The present condition of the Moslem world calls for prayer. We are convinced that the present apparent inability of the Christian Church to deal effectively with the great problem of the evangelization of Mohammedans is due above all else to the weakness of the prayer life alike in the home Churches and in the branches of the Church which are springing up in foreign lands. The ministry of friendship and the ministry of healing never before had such splendid opportunity as they have to-day to win Moslem hearts. But we must not forget that the supreme ministry is the ministry of prayer. It is possible for all everywhere and at all times; it is an omnipotent ministry. God is able to do exceeding abundantly above all that we ask or think." "He that spared not His own Son but delivered Him up for us all, how shall He not also with Him freely give us all things?" Prayer has proved mighty through God to the pulling down of nearly every opposing stronghold and barrier; shall it prove impotent to burst the barriers of the proudest soul and set free the captives of sin and darkness? What hath God


wrought since men and women began to pray for the lands of the Crescent! "Before they call I will answer, while they are yet speaking I will hear."

The changed situation in all North Africa and the Near East, with signs of disintegration and unheard-of opportunities for evangelization, has encouraged workers everywhere. In Persia there are signs of a coming harvest. In Egypt many are crowding the Christian meeting places. In Turkey we hear of numerous secret disciples. A missionary writes from Java: "Now we see clearly that Mohammedanism will be conquered by the Gospel, not from the periphery to the centre but from the centre to the periphery;

"Vexilla regis prodeunt
Fulget crucis mysterium."

But there is no centre nor periphery in the realm of prayer for the Moslem world. We are all one in this ministry, and can strengthen each other by it. Victory anywhere means joy everywhere, and apparent defeat or disaster must only drive us to our knees. Every chapter of this little book can be used as a means of prayer and of praise by those who know the secret. To face this baffling problem in its unity; to study its vast proportions; to see before one's eyes at once the growth and the shrinkage of the Moslem world, its expansion in Africa among pagans, and its loss of power, prestige and leadership among civilized nations; to mark its social and moral crisis among all those who have


that he impact of western education; and to know the Gospel of Jesus Christ is the only solution-what is this but a call to prayer and a challenge to a dauntless, persevering faith? We may well take up the song of Martin Luther and remember that "this is the victory that overcometh the world, even our faith"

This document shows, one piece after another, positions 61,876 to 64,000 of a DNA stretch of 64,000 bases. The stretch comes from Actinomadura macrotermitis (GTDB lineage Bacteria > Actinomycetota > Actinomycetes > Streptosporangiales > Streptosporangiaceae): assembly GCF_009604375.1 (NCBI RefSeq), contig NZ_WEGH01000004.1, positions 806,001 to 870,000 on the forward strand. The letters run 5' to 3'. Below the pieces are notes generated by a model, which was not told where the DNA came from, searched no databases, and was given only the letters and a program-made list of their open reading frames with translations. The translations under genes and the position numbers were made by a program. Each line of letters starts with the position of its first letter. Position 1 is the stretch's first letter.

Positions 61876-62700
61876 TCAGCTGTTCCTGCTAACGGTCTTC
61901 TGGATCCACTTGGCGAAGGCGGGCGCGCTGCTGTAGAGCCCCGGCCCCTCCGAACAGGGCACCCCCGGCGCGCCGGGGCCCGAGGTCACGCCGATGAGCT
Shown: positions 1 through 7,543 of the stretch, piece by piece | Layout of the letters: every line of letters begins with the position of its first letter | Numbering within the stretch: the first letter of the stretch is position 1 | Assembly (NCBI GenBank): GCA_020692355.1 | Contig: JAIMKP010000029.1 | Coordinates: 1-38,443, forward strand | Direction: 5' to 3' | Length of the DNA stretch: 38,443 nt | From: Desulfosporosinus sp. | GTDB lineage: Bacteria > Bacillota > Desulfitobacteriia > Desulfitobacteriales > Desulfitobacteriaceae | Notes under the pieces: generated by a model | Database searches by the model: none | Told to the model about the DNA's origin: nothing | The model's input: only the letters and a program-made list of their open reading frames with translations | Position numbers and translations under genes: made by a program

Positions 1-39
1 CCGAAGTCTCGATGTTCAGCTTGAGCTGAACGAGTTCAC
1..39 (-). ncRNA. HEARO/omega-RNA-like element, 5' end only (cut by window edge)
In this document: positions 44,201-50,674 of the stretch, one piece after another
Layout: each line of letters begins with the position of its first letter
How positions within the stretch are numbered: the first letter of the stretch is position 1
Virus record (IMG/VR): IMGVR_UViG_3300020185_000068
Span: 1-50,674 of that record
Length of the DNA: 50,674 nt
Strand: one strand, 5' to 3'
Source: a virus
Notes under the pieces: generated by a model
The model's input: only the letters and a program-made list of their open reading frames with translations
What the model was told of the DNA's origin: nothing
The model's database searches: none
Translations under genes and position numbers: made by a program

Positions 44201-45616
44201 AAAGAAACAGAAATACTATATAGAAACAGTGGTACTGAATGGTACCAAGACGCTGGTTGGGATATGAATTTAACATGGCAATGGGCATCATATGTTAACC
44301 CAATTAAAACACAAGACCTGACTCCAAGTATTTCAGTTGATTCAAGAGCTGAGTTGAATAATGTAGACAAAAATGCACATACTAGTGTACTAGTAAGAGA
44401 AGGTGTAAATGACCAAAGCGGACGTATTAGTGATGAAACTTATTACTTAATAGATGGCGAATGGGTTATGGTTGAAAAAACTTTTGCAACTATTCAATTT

"Mit unser Macht ist nichts getan,
Wir sind gar bald verloren;
Es streit't für uns der rechte Mann,
Den Gott selbst hat erkoren.
Fragst du wer der ist?
Er heisst Jesus Christ,
Der Herr Zebaoth,
Und ist kein andrer Gott;
Das feld muss er behalten."

Face to face with baffling problems in his own station, and conscious of the vast areas still unoccupied by missions and of the hundreds of millions untouched, the individual missionary may well grow discouraged, and let hope deferred make his heart sick. But the remedy for such discouragement is not to be found in a study of statistics. The things that are impossible by statistics are often possible by dynamics. Mere numbers are as nothing over against the power of Life. The things that are impossible with men are possible with God. In the struggle for supremacy between Islam and Christianity in the Dark Continent, the statistics are all on the side of the Moslem, but the dynamics are with the Christian. To those who believe the promises of God, who know the living


Christ and have caught the vision of world-wide redemption, there can be no discouragement. We have on our side all the undiscovered wealth of God and His omnipotence.

It is our deepest conviction that the great moral and spiritual needs of the Mohammedan world, and the advance of Islam among pagan races, constitute an appeal to the Christian Church to pray, with an urgency which cannot be exaggerated, asking most earnestly that the spirit of grace and supplication in an immensely increased measure may be granted to her.

Call to Prayer
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